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Variable SiO Masers in the Circumstellar
Environment of V838 Monocerotis
M. J Claussen (NRAO), K. H. Healy, S. Starrfield (ASU), and H. E. Bond (STScI)
In January 2002, the star V838 Monocerotis erupted, generating intense interest, at least partly because of the exquisite pictures taken by the Hubble Space Telescope (see the
background of this poster and the color picture below) ACS showing what is interpreted as a “light echo” from the eruption (1). A summary of the of the major results of observations since
the eruption are:
• The detailed light curve is unlike that of a supernova, nova, or any other type of variable star (1,2,3). During the outburst, V838 Mon was found to have a maximum effective temperature
of an A – F star at the optical maximum in February 2002. The effective temperature then cooled to a very low ~800 K by 230 days after the outburst, appearing to be that of an M or L
type supergiant (
• The distance to the source is estimated to be from 5 to 12 kpc. Analysis of the light echo and the extinction are the keys to these distance estimates (1,7,8,9). The best estimate of the
distance is 9 +/- 2 kpc.
• Evidence for a hot, blue companion (B3 V) was discovered when V838 Mon cooled (10,11). The progenitor of the outbursting component has been estimated to be 1) a very massive (65
Msolar), hot (Teff ~ 50,000 K), evolved star such as a Wolf-Rayet star (7); or 2) a main sequence or pre-main sequence star of 5 – 10 Msolar (11). There appears to be agreement that the
progenitor could not have been an evolved, low-mass, red giant star.
• Near-infrared spectroscopy taken as the star cooled showed very deep bands of H2O and strong absorption features of many metal oxides (12). The near-IR spectra were explained by
considering that the star ejected a shell of material that cooled and became opaque in many molecular bands. A model of the circumstellar shell gives a radius of the shell as 43 AU, a
photospheric radius of 8.8 AU and a distance of 9.2 kpc (12). The derivation of these parameters depends crucially on the cloud expansion velocity which is not well determined.
• SiO masers in the J = 1 -> 0, v = 1 and v = 2 transitions at 43 GHz were initially detected in February and April 2005 with the Nobeyama 45-m radio telescope (13), after a non-detection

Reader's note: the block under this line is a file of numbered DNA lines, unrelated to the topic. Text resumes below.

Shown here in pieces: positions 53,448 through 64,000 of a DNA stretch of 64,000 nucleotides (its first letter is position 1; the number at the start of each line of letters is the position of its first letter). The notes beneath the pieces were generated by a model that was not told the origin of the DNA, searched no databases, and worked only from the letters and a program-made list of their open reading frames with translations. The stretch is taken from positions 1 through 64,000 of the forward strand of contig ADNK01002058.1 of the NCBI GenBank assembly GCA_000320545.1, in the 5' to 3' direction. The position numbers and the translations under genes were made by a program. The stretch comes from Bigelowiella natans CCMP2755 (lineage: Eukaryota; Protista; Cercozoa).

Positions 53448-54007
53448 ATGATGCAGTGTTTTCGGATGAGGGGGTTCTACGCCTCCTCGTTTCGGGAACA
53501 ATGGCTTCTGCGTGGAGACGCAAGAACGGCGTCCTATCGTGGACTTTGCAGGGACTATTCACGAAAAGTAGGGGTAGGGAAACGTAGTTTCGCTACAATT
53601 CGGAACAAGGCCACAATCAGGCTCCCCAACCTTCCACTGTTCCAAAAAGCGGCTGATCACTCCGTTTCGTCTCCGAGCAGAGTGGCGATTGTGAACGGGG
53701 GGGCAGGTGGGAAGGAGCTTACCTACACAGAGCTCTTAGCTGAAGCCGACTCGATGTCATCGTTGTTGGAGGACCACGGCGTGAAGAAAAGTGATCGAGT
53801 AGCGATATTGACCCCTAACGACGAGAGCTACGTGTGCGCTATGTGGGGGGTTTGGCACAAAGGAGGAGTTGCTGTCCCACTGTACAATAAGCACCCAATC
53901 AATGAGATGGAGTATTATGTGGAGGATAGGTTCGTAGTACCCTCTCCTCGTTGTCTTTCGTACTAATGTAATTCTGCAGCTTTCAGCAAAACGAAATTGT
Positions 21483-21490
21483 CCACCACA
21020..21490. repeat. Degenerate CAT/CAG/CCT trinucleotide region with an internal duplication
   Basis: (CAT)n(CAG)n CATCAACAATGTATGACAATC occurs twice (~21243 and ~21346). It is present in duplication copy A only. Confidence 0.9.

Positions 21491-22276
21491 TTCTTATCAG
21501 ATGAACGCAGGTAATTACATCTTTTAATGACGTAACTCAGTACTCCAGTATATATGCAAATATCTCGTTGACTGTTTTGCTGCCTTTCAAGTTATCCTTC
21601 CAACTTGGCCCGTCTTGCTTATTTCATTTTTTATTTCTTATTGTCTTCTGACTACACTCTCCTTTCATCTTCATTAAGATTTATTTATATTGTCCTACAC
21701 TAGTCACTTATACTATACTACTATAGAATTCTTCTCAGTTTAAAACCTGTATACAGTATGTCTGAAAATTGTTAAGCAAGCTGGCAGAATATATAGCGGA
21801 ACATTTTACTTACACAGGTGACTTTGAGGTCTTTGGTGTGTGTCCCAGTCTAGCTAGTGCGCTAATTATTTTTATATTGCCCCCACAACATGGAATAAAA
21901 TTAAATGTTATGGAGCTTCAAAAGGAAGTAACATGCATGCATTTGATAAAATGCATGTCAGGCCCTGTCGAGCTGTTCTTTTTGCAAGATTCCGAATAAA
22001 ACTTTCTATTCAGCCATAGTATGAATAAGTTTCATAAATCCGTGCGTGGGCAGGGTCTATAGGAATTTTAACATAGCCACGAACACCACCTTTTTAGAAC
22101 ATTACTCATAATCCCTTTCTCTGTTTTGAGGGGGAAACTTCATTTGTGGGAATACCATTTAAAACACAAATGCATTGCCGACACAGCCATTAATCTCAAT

using the NRAO Very Large Array in November 2003.
Figure 3
Figure 1
VLA and GBT Observations
Based on the rise of the strength of the SiO
masers in V838 Mon, we began a project of
monitoring the masers with the Very Large
Array. Since September, 2005, we have
observed the masers for 5 epochs with the
VLA, separated by approximately 1-month
intervals. The most recent VLA spectra are
shown in Figure 1. Figure 2 shows the time
history of the peak maser fluxes. In addition,
we observed the SiO masers with the 100-m
Green Bank Telescope, searching for very high
velocity spectral features; no such features
within +/- 350 km/s of the stellar velocity were
Figure 2
Figure 4
VLBA Observations
VLBA observations were made of the SiO masers on October 17, 2005. The angular
resolution of the VLBA observations is 610 x 180 microarcseconds. The v=2 maser was
detected; a spectrum made from the image cube is shown in Figure 3. Only about 60% of
the VLA or GBT flux is recovered in this spectrum. An image of the peak velocity channel
(velocity width 0.11 km/s) is shown in Figure 4. The emission may be barely resolved
spatially. The missing flux density must be either in a “halo” of emission resolved out by the
interferometer or in many unresolved clumps, each undetectable (the rms noise in the
Figure 4 image is about 60 mJy/beam.
Although the progenitor star is not thought to be a late-type giant or supergiant, the spectrum of the SiO
masers resembles that of Mira variables or supergiant stars harboring SiO masers just above the
photosphere, and below the dust condensation radius. The flux density of the masers in these late-type
stars typically have the same period as the optical or infrared pulsation period. In V838 Mon we have
seen a steady rise in the flux density of the masers after their first detection to the present epoch. In
nearby Mira variables the maser components are typically found in ring-type structures of several AU in
diameter (1.5 – 4.0 R*). At a distance of 9 kpc, 5 AU corresponds to about 0.5 milliarcseconds. It appears
that most of the maser emission (from the VLBA observations) lies well within the 43 AU dust shell, but the
estimate by Lynch et al. (2004) of Rphot~ 8.8 AU seems inconsistent with the small size of the maser
emission, unless the masers are actually within the photosphere.
SiO masers in the circumstellar shells of Mira variables are thought to be pumped by collisions, and the
infrared dust radiation field seen by the masers is expected to be weak since the masers are usually
separated from the dust condensation zone by at least a few stellar radii. It is not clear how this model
applies to the masers in V838 Mon, but similar physical conditions should apply.
Further VLA and VLBA observations are continuing.
Bond, H. E., et al. 2003, Nature, 422, 405.
Munari, U., et al. 2002, A & A, 389, L51.
Soker, N. & Tylenda, R. 2003, ApJ, 582, L105
Kimeswenger, S., et al. 2002, MNRAS, 336, L43
Crause, L. A., et al. 2003, MNRAS, 341, 785..
Wisniewski, J. P., et al. 2003, ApJ, 588, 486
Munari, U. et al. 2005, A & A, 434, 1107.
Crause, L. A., et al. 2005 MNRAS, 358, 1352.
Tylenda, R., Soker, N., & Szczerba, R. 2005, arXiv:astroph/0412183 v3.
10. Desidera, S. & Munari, U. 2002, IAUC 7982.
11. Munari, U., Desidera, S., & Henden, A. 2002, IAUC 8005
12. Lynch, D. K., et al. 2004, ApJ, 607, 460
13. Deguchi, S., Matsunaga, N., & Fukushi, H. 2005, PASJ, 57, 25.
The NRAO is operated by Associated Universities, Inc. under cooperative agreement with the National Science Foundation. SS acknowledges partial support to ASU from the NSF and NASA.